I didn’t want to ensadden my post-Christmas wrapup (which is coming sometime tonight, I promise, with photos and cemeteries and The Nephew and all good things) with this, but on the 23rd, I lost my friend, and my heart is broken.
It was coming for a long time, and I didn’t mention it to many people, which I know you’re immediately thinking is strange, because I pretty much mention everything somewhere online – here, Twitter, Facebook, somewhere. Here’s the thing – I don’t like sympathy. It makes me twitch. I get this from my father, who won’t talk about anything sad in his life, ever, on the off chance someone will tell him they’re sorry, then he’ll feel like a loser because someone felt sympathy for him. I’m not that bad – I know it doesn’t make me a loser – but I don’t like to say anything that causes someone to say “I’m sorry for your loss” or “Oh, no, are you ok?” or things like that. Because it’s awkward, and makes me feel weak, and also I might cry in front of someone which is like the #1 no-no in Amyland. It’s a mental block. I don’t know. It’s not the only weird thing about me. You know that if you’ve been reading. (This means I fail at Facebook because I never put up those “OH MY GOD THERE’S A HOLE IN THE WORLD LIKE A GREAT BLACK PIT” posts that make people write comments like “I’m HERE for you, babe.” I actually even see those and want to hide under the couch like an ostrich.)
But I wanted to mention this, because at some point, it’s going to come up, in comments, or on Twitter, or something, and it’s going to make me sad all over again. And it’s a thing that happened. And that’s what I do here; talk about things that happened, sometimes ones that matter, sometimes ones that don’t. So here’s the story, in a nutshell:
Twelve years ago, I rescued a very sick tortoiseshell cat from the humane society. She moved house with me seven times; she moved across the country with me, yowling from her carrier the whole way; she slept in my bed; she cuddled with me when I was sick or sad or just needed a cuddle; she grudgingly accepted her vastly less intellectual adopted brother a few years later and only bit him once in a while (and honestly, he kind of deserved it, he never looked where he was going and ran into her regularly.)
A few months ago she started losing weight, acting strangely, refusing to use the litterbox, not wanting to be touched. The vet couldn’t find anything wrong. The vet said he could run very, very expensive tests, which may or may not find anything wrong with her; however, it may just be advanced age, as no one knew exactly how old she was when I adopted her, or what kind of life she’d led prior to my taking her in.
Last week, she wouldn’t even eat the wet food that was the last thing she would touch. She wouldn’t come out from under the bed. She would drink, some, if I brought her the water dish. She hissed when I touched her. She hid further under the bed, in the dark corner, where no one could see her.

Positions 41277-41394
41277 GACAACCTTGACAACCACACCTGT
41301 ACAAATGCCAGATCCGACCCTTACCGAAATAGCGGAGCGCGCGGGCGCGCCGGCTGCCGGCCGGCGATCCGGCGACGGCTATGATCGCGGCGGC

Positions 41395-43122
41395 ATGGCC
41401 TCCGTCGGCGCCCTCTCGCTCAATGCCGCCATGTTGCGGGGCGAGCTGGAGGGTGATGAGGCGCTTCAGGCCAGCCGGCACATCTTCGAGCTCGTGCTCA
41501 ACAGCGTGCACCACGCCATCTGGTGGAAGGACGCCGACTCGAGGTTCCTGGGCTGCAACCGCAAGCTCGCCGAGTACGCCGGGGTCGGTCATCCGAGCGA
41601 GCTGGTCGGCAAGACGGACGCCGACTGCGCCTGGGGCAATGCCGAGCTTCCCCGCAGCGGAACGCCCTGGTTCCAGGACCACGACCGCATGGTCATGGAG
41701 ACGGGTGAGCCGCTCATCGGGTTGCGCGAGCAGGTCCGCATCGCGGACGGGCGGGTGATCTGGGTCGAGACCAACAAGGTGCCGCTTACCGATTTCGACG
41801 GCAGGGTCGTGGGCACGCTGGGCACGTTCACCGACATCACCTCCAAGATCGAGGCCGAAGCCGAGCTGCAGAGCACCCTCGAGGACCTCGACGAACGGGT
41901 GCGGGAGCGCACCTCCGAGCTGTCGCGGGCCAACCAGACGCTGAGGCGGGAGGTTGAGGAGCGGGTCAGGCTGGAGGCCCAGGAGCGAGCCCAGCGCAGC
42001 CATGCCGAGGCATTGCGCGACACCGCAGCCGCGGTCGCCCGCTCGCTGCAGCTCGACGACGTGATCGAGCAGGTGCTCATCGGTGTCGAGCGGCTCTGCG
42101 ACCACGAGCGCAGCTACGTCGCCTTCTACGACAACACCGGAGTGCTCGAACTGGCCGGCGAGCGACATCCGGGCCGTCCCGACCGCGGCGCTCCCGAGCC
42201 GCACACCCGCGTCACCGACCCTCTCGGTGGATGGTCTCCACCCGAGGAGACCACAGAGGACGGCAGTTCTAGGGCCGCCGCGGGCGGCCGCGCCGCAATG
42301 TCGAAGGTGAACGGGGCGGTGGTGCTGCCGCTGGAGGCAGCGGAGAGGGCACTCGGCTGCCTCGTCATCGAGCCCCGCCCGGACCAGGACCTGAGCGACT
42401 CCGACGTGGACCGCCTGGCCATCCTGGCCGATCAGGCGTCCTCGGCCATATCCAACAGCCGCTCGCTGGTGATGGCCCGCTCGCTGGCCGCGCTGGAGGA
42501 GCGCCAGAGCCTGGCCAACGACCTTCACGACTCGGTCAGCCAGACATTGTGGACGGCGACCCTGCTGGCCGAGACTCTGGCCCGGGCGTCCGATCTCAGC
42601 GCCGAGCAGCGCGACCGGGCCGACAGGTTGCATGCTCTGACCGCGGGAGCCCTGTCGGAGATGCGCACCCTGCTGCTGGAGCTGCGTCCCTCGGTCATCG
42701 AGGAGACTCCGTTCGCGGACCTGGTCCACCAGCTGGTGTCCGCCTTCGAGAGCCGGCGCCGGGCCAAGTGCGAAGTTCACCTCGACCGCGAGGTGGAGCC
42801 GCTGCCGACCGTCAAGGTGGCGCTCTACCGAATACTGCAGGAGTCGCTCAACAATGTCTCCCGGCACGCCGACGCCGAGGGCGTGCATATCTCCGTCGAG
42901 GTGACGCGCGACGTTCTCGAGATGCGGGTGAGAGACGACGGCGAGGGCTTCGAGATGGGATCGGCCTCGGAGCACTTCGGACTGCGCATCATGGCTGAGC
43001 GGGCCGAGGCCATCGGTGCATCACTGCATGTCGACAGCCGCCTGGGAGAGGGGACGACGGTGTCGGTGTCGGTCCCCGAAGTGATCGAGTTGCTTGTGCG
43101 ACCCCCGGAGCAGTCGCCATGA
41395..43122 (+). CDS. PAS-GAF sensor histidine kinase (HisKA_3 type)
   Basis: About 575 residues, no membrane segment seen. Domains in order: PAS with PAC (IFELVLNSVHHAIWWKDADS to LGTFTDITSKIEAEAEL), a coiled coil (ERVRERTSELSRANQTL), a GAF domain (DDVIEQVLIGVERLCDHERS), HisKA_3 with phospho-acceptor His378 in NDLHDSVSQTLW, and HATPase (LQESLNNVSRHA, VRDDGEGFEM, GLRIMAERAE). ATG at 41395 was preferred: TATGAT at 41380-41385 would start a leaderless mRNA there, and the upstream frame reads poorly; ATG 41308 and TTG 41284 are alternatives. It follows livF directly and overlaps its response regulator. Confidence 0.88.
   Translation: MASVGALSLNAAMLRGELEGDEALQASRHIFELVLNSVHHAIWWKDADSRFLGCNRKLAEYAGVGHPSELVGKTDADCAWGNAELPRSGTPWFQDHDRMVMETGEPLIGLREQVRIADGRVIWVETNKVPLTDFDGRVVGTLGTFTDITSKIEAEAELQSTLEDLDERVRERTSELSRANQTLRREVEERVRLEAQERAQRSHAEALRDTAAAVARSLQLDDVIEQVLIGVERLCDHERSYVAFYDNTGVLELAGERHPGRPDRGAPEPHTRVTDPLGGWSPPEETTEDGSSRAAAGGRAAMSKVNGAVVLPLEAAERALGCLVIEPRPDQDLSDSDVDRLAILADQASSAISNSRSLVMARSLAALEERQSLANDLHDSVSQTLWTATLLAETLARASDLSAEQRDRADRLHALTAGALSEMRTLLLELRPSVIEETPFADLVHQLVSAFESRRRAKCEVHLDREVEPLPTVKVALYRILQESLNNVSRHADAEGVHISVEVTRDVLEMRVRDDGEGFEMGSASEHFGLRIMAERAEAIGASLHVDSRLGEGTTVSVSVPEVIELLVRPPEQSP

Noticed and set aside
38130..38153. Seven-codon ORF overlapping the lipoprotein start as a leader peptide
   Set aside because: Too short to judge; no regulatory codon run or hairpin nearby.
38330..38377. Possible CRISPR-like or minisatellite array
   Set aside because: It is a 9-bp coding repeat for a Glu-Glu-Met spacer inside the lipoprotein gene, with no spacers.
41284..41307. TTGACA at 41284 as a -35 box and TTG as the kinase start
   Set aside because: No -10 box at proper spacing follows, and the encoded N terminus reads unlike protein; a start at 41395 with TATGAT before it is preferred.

I cried a lot, last week. Sorry for not going into further detail on why I was being so emo, people in my life.
So I brought her home on Friday and had her put to sleep, because if I brought her home, my father could bury her somewhere that I could go and visit, which isn’t an option since I don’t own any land where you can just dig a hole and bury something without someone thinking you’re either a pirate or a murderer.
It was the right thing to do. As animal owners, we have the job, as horribly painful as it might be, to end the suffering of our companions when there are no other options, because they can’t tell us where it hurts. I know that. I know it was the right choice.
I put on a brave face as my father took her to bury her; I told my mother I had to run outside for a minute, because, like I said, I don’t like to cry in front of people. I went behind the garage, and I thought I was just going to cry, a little, and then move on, because I’m a grownup, and it was the right thing to do, and she was an animal, dammit, and I’m a human being, and it was the last thing I could do for her, as I’d loved her, and she needed me to do this for her. Acting like a child was idiotic. Having crazy emotions over something that needed to be done was a waste of time.
I sobbed like a child. Audibly. It bent me over, out of nowhere. It hurt my stomach and my chest and my head. The right thing to do doesn’t weigh much against twelve years of an animal you’ve shared your life with. I held her collar in my hand and I wept until I was empty inside like a hollowed-out gourd and then cleaned myself up and went inside and refused to talk about it, much, for the rest of the weekend. It was Christmas. No one wants to talk about dead pets at Christmas.
I got home today with an empty carrier and Dumbcat hasn’t stopped looking for her since I walked in the door. He thinks she’s in the carrier; he thinks she’s under the bed, where she’s been hiding; he thinks she’s on the porch; he thinks I’ve got her on my lap so he keeps trying to jump up. This is confusing. He’s always had a sister; now there’s no sister. He doesn’t know what to do. He’s calling through the place in his sad little plaintive meow, trying to sing her home.
I’ll get another cat, sometime, maybe sooner than later. I like having two. I like saying I have “cats” and right now I’m saying I have “cats” and catching myself and correcting it and saying “cat” and feeling it all over again. Dumbcat needs a friend, because alone, he gets up to too many shenanigans, like hiding in the pots and pans cupboard and knocking over the cereal boxes and walking in the crunchy pieces with his feet with his mouth hanging open in glee at the funny noise he’s making.
But for a while, I’ll just be empty. It was the right thing to do. I know that. But dammit, the right thing to do hurts like a son of a bitch, doesn’t it?